Trauma Disease Introduction:
The mechanical damage caused by an external force to the body is referred as trauma. The trauma patient is described as “an injured patient who requires diagnosis in time and treatment of injuries by highly health care professionals supported by appropriate resources, in order to reduce or eliminate the risk of permanent disability or death.”
The third leading cause of death in United States is Trauma. It is also the leading cause of mortality for patients between 1 and 44 years of age. Through a well studied distribution, mortality after death can be characterized which identifies three time periods during which major deaths occur. Approximately 50% of deaths occur immediately. Through only injury prevention these deaths can be avoided. And during initial hours post injury, approximately 30%of deaths occur. Prevention of these deaths is the goal of modern trauma care. And finally 20% of deaths occur late. These late complications can be prevented by improved early management of injury and associated shock.
The word trauma is derived from the Greek work “Tpavma” which means physical injury. The damage to the body which is caused by a sudden disclosure to environmental energy that is beyond the body flexibility is defined as trauma or injury. The involved energy can be in a number of forms. The most common form is the mechanical energy which accounts for the great majority of all injuries. Vehicle crashes and gunshot wounds are the examples of these kinds of injuries. Traumatic injury can also result from other forms of energy like het, ionizing radiation and electricity. These occur less commonly.
Special needs of the individual affected by trauma:
The individual who was affected from trauma has special needs than the affected individuals requiring rehabilitation. There are special needs to trauma patients, in addition to the specific needs to each disability. Sometimes an individual have multiple injuries. Some of these injuries may be hidden or some may be undiscovered.
If multiple injuries are present, then there should be an increase in the need for better coordination of care as more specialists will become a part of the care team and multiple injuries are treated simultaneously. The trauma patients will be younger. Although younger patients have more medical prospects, they also have many issues which require more care than the older patients. For many traumatically injured patients, return to work is an important issue. They have younger families and responsibilities.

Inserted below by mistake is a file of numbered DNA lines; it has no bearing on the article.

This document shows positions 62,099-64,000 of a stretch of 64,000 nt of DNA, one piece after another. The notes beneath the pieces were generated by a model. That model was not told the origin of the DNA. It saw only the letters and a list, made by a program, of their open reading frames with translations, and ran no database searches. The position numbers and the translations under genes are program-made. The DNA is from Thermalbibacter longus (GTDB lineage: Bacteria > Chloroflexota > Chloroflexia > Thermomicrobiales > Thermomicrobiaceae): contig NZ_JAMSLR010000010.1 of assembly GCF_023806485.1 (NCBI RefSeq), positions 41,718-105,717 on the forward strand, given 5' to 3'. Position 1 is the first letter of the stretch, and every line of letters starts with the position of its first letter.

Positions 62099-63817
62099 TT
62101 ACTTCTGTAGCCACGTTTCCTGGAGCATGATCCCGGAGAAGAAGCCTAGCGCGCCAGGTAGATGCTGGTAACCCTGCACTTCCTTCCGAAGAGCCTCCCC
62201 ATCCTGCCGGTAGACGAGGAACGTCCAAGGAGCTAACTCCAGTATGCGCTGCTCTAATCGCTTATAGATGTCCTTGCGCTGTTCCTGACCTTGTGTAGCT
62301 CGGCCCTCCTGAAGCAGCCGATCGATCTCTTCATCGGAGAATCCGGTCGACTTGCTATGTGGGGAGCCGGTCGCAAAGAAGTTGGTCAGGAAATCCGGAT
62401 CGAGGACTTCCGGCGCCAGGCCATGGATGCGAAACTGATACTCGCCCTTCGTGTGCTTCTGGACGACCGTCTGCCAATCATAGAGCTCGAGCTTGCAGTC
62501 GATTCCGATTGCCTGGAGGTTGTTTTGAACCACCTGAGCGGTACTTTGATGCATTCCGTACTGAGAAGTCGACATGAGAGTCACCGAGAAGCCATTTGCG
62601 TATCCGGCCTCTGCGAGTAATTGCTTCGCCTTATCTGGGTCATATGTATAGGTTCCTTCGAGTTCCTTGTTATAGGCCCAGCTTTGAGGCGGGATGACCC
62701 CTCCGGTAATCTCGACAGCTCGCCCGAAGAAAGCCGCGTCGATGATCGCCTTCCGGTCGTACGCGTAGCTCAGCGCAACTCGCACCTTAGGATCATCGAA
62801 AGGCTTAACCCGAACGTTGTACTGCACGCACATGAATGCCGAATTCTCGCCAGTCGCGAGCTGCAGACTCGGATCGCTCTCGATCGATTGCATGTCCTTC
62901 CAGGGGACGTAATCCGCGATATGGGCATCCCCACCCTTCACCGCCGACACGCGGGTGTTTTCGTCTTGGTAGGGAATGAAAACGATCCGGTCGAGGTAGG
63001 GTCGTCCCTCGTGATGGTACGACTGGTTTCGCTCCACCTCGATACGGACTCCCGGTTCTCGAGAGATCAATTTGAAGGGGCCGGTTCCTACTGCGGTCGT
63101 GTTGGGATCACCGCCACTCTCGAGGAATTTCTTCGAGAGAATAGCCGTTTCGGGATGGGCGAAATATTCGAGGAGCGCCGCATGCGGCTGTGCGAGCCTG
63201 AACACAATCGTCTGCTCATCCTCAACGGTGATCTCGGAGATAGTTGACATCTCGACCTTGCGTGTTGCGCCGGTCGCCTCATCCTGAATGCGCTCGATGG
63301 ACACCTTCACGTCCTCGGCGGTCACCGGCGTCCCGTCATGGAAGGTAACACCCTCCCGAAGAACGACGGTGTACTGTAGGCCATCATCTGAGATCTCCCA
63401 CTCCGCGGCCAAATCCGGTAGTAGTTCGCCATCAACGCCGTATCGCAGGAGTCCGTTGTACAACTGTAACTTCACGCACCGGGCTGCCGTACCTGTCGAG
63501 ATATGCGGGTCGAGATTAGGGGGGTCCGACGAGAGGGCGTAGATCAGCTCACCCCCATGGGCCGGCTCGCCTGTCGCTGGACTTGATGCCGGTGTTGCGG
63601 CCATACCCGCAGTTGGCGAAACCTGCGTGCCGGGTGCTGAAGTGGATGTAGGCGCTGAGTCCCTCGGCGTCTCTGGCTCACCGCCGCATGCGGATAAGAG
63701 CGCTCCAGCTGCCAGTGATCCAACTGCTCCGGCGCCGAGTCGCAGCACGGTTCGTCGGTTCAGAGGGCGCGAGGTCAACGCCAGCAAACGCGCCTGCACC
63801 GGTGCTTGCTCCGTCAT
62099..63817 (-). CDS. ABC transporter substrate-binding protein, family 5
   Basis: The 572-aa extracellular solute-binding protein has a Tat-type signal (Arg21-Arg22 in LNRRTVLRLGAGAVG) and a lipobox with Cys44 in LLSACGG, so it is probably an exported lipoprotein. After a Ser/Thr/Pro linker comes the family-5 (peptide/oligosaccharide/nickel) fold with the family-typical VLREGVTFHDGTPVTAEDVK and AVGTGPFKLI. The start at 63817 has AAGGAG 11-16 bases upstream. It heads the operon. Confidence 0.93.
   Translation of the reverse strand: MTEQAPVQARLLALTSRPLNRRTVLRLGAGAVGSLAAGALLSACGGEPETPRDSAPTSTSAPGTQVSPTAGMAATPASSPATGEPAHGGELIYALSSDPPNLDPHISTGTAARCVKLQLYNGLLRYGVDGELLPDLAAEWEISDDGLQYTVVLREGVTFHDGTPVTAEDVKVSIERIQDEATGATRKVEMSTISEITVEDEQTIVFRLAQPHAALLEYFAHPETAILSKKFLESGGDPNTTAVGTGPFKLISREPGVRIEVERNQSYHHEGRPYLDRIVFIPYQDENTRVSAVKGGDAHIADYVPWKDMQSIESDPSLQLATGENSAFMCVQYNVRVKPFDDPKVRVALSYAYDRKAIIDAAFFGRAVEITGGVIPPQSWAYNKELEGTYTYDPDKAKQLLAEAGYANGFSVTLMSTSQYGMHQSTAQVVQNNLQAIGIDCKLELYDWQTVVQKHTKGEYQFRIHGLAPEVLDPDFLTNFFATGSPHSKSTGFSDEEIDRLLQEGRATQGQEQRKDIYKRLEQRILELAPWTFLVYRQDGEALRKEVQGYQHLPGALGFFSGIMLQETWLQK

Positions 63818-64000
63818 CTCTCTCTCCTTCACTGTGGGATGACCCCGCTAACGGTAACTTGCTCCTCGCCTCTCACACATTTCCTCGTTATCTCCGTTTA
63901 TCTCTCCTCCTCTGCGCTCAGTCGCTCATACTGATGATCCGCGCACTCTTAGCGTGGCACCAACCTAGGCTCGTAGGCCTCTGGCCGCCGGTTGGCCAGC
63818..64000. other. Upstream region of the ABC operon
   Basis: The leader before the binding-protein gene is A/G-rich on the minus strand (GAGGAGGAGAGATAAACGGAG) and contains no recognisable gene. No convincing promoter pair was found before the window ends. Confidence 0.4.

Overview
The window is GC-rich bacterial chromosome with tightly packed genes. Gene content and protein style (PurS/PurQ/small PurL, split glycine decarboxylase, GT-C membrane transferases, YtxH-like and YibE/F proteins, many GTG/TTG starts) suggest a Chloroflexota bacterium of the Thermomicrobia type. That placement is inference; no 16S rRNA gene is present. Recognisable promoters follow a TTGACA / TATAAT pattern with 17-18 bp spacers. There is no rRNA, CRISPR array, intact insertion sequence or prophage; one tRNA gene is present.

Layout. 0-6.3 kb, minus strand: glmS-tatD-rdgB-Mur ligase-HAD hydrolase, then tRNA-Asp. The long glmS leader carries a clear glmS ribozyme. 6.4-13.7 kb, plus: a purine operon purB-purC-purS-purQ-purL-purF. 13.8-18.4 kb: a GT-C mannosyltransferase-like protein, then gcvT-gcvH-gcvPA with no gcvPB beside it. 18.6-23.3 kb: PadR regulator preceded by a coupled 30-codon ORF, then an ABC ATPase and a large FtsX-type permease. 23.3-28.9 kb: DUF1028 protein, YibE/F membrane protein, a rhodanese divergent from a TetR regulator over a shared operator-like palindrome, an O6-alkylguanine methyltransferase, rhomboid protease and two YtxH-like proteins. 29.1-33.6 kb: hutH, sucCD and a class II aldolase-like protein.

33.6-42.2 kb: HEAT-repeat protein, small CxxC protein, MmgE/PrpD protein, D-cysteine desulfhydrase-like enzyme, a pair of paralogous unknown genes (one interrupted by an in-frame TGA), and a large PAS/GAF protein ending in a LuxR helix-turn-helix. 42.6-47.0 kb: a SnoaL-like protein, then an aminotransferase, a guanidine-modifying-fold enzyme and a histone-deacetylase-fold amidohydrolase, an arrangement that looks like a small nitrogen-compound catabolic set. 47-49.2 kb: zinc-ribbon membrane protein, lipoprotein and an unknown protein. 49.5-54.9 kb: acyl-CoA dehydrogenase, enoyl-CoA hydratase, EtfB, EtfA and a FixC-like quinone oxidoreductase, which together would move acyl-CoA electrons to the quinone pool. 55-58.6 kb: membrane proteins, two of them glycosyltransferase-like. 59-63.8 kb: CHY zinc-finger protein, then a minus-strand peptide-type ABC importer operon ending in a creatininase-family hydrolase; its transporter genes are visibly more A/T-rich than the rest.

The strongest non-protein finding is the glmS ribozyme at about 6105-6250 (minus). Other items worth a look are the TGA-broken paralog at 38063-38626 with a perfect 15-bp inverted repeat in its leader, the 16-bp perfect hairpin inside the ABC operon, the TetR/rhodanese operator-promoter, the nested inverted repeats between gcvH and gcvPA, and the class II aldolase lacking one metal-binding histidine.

Many obstructions are there in training medics, nurses, medical students to present trauma care skills. These include emergent nature of the procedures, availability of clinical material, instructor time, and anatomic knowledge. Each of these obstructions is addressed by virtual reality simulators. A unique national asset, the national capital area medical simulation centre teaches trauma care skills to medical students by not only using state-of-the-art simulators but also adapts existing technology and develops new simulations in order to teach these skills. Standard trauma training is performed on mannequins or anesthetized animals.
Constant presence of an instructor is required. VR applications are treated as standalone devices which have built-in situations and multiple patients to increase variations and level of skills are required to complete successfully the required steps of the trauma procedure. To teach trauma skills, commercial VR simulators include UltraSim ultra sound simulator, limb trauma simulator and human patient simulator. Based on HT cathsim two additional simulators are developed. They are diagnostic peritonel lavage simulator and pericardiocentesis simulator.
The focus of the surgical simulation laboratory is training resuscitation principles and techniques to the students of Uniformed Services University and at the same time engaging in research in order to improve the training. A, B, C’s of the American college of surgeons advanced trauma life support course should be followed by the initial trauma patient. Establishing an airway for the patient is the first step if the patient is comatose, obtunded, or has an obstructed airway. To secure the patient’s airway, there are several methods but time is the main challenge. Surgical airway is the best approach, if less invasive methods fail or not appropriate.